Departure to Taipei


Preparing for your move to Taipei


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Preparing to go abroad includes securing important documents, making copies, and a lot of planning. It is vital to make copies of everything and keep it in a separate secure space. It is a great idea to take 3 copies of your passport, visas, and other paperwork that is facilitating your move. Keep one with you, one in an accessible, but safe place (ie safe deposit box), and one that is with a trusted relative of friend that can give you the information if something were to happen to you or the other copies.

    A checklist of other things to consider:
  1. Passports: check expiration- must not expire within 6 months of your arrival. Make at least 2 copies and keep one in a safe place separate from your original passport.
  2. Secure medical insurance and possibly travel insurance to prevent unmanageable medical bills and enable entry into other countries.
  3. Research and apply for a Visa. This can take several months to obtain before you leave.
  4. Save enough money to support your cost of living and lifestyle plus travel costs with enough of a buffer to be prepared for the unexpected.
  5. Bring things to facilitate transition like a universal electric plug adaptor, any medications you take, or anything else to make you comfortable during the transition.

Pets

If you are bringing pets with you, documentation is required and you will need to plan in advance. Taiwan is a rabies-free country which means the import of animals is tightly controlled. A strict dog/cat importation quarantine is enforced. Animals should be vaccinated prior to being imported.

    An animal owner or the authorized representative who intends to import dogs / cats (pets) should present the following documents two weeks prior to the date of transport:
  • An application form (identifying the scheduled date of import, the applicant and local contact person’s name, address, telephone number, etc.)
  • A copy of veterinary (quarantine / health) certificate issued by an official veterinarian of the exporting country with the following information:
  • 1. The pet’s breed, sex, age (or date of birth), fur color, physical characteristics
  • 2. Date of rabies vaccination and the type of vaccine administered. animals should have a primary vaccination at the age of at least 90 days old, and the period between the day of vaccination and the day of shipment shall be no less than 180 days and no more than one year. A booster vaccination may also be necessary at no more than one year prior to shipment.
  • Proof of Microchip
  • 3. Four ‘4x6”’ photographs of the pet in full body
  • A copy of the applicant’s passport or ID

This information is needed to receive a import permit document. This permit, along with the proof of vaccination, should be submitted upon entering the country and the animal entering quarantine. Quarantine usually lasts 21 days and the animal may be sampled and tested again for rabies antibody. If the rabies antibody is under 0.5 IU/ml, the dog or cat shall be re-vaccinate with inactivate rabies vaccine.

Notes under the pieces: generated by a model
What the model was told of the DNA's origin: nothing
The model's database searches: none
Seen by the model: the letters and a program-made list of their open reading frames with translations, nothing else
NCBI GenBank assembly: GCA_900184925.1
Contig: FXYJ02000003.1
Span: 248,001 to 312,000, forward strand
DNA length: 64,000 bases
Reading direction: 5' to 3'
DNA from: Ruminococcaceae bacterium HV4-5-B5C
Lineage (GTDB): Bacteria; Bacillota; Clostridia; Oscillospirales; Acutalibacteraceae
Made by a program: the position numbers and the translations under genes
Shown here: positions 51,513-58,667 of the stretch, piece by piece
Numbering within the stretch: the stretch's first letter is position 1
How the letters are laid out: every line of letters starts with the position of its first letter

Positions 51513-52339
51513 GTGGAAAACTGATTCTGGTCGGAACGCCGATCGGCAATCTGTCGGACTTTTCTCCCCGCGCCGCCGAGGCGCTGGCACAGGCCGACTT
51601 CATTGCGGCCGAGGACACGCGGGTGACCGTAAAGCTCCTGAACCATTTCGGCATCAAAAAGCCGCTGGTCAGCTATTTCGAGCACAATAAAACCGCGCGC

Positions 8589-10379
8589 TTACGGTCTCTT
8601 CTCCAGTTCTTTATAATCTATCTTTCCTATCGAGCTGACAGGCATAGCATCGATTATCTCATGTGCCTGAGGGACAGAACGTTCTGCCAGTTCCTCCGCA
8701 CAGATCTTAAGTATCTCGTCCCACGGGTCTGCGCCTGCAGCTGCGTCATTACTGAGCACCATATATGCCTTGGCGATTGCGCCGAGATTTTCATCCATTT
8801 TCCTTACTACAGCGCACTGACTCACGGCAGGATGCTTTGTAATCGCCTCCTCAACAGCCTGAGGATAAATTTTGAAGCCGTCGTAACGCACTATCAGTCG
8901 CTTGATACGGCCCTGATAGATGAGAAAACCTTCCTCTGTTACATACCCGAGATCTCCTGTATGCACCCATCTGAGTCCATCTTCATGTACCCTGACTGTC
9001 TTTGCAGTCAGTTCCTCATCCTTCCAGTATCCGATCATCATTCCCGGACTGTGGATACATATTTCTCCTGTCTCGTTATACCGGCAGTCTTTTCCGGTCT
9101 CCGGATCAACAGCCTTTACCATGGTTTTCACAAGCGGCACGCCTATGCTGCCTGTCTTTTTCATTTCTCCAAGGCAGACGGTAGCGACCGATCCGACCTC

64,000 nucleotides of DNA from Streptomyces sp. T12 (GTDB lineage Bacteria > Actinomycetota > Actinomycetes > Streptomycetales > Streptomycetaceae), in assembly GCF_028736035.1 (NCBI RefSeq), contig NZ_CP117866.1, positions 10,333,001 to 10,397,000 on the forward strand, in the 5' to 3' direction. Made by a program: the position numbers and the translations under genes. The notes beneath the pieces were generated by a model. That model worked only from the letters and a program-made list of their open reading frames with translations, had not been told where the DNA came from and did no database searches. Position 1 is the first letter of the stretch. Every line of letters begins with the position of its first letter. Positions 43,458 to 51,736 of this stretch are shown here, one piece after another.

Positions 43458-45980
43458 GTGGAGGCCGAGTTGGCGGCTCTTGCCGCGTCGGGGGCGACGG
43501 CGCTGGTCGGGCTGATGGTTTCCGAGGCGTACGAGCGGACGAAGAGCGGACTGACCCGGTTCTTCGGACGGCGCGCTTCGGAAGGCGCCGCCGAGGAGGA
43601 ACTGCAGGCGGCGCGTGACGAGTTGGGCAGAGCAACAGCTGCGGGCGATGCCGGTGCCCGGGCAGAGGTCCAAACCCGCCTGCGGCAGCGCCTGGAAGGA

It is strongly advised that pets arrive in Taiwan on a weekday morning as pet customs is only open during business hours. If your pet arrives in the evening or on the weekend, you will have to wait until 9:00 AM the next business day to clear customs. If your pet is held at the airport, only you, the owner, will have access to the pet, and you will be responsible for providing food and water.

For more on official regulations, go to NTU Quarantine website.

Financial

On the home front, make sure all bills are paid or have a means of being paid. If you are retaining a residence while abroad, make sure the rent/mortgage is taken care of and that utilities are being paid while you are away. Insure that important institutions like your bank are able to reach you.

If you are retaining a bank in your home country, ask about fees for overseas transactions. If you have a credit card, find out if there are additional fees or any changes you need to make with your account. Inform banking industries that you will abroad so as to not arouse suspicious activity on your account as anti-theft systems can see this activity and put a most inconvenient hold on your account.

Tax

It is best to inform tax offices of any change in residency. Some countries have reciprocal tax agreements, and others may require you to pay some form of taxes both in your home country and aboard. Most National Tax Administrations are an excellent resource for exactly what steps to take when moving away. For more information, refer to our section on taxes.

For example, UK nationals should refer to the HM Revenue & Customs (HMRC) for details of managing their taxation payments and National Insurance contributions in the UK if they are living and working in Taiwan.

Health

Standards of health are generally high and compare favourably with those in other countries.

All water should be regarded as being potentially contaminated.

For concerns about your health when abroad, the World Health Organization (WHO) publishes International Travel and Health which is revised annually and is available free online. Another excellent resource is MD Travel Health. It provides free, complete travel-health recommendations for every country and is updated daily.

Update 10/12/2010


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